While language and art have been united by calligraphy for centuries in the East, they were kept apart in the West until only about a hundred years ago. When words and art finally connected in the West, they did not become one. They questioned each other.
René Magritte, Clashing Universals (1928), Centre Pompidou, Paris
Before the 1900s, language was only used in western visual arts to give basic information. The name of the artist, the title and date of the work, the name of a person in a portrait, or of a religious figure in religious art.
At the beginning of the 20th century, however, the profound changes of the previous hundred years resulted in new art movements, some of which gave language a new function. Words started to participate in the work of art itself, to question it, and in some cases eventually replaced it entirely.
In Magritte’s Clashing Universals, four words are painted on rocks around a star and none of them is the word “star,” or the word “rock.” This questions the relationship between objects, the images or paintings that represent these objects, and the words we use to refer to them.
Magritte often raised this question in his works. Here in The Key to Dreams (1930), in which the words do not match the images above them:
And here in one of his best-known works, the title of which is not This is Not a Pipe, but The Treachery of Images:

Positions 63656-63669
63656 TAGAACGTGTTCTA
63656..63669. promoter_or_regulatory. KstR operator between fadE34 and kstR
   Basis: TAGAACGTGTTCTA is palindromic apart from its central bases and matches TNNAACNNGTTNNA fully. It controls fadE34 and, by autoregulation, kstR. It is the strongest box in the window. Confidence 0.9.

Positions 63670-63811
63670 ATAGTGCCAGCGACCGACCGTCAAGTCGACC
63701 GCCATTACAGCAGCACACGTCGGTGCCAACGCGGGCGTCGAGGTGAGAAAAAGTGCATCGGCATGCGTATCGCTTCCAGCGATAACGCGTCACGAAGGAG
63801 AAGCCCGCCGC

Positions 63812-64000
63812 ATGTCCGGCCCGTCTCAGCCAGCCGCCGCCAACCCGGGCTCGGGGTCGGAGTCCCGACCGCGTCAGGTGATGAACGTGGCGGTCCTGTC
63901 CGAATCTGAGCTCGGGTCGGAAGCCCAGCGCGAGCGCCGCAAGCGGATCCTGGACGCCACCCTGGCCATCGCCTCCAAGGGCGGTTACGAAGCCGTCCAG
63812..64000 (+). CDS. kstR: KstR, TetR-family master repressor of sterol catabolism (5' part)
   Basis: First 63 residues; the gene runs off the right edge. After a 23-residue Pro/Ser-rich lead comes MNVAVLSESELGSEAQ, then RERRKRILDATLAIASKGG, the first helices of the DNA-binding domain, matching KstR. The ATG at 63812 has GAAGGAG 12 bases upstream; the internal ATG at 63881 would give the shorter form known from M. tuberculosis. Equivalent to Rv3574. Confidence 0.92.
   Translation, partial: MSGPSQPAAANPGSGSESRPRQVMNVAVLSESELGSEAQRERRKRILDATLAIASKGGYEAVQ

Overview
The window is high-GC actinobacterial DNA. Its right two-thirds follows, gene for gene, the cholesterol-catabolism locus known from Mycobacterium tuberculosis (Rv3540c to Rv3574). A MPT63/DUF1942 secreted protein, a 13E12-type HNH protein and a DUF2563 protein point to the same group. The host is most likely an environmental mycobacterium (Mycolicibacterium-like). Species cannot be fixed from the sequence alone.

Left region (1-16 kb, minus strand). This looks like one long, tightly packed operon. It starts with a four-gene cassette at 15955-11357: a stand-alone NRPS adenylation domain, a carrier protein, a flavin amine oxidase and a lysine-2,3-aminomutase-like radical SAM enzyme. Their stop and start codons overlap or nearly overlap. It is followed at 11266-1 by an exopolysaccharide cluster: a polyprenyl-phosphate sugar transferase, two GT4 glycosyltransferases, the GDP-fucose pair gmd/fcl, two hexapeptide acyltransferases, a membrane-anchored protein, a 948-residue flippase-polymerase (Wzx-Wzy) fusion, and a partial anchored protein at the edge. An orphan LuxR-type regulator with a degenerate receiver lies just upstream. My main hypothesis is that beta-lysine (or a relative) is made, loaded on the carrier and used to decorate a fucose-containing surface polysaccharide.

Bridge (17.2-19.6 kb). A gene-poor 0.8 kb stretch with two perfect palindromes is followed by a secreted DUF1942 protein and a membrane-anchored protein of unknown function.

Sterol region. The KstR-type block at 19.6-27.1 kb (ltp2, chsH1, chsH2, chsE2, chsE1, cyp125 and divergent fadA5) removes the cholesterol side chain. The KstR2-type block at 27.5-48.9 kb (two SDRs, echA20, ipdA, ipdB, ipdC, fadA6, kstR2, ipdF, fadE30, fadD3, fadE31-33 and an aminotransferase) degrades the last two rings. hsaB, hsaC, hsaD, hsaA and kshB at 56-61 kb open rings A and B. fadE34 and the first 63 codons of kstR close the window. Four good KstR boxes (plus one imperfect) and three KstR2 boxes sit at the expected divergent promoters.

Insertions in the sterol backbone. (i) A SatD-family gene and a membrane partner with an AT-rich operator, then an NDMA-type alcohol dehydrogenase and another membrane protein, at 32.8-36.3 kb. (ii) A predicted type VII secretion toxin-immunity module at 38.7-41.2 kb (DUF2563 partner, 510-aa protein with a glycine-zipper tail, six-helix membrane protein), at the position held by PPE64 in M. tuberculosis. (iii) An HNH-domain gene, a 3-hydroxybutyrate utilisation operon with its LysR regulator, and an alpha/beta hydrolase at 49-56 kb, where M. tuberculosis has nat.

René Magritte, The Treachery of Images (1928-29), Los Angeles County Museum of Art
As the title makes clear, the main point is that visual arts betray the objects they represent. A painting is not the same thing as what it represents. It is just a flat representation, no matter how realistic it looks, and words are equally separated from what they refer to.
Jasper Johns later used a similar device to challenge the use of color in his paintings. Take a look at the way the words refer to one color but are painted a different color on a patch of yet another color that does not match:
Jasper Johns, False Start (1959), Private Collection
And here, well, same point, but only using black and white paint:
Jasper Johns, Jubilee (1959), Private Collection
The most extreme form of this questioning of the nature of art and language is perhaps found in the work of conceptual artist Lawrence Weiner, starting in the 1960s and still evolving today. In his work, there are only words, often about what makes a painting or a work of art, and nothing else. Here are some examples, which are not really fixed in time or place as traditional works of art are:
From Magritte to Weiner, such use of language is one of the main characteristics of 20th century western art. Used to question the nature of images, to replace them, or to comment on the work of the artist, words challenged the conventions of traditional art and offered new creative possibilities.
Were artists always happy with the results? Apparently not:
John Baldessari, I will Not Make Any More Boring Art (1971), Museum of Modern Art, New York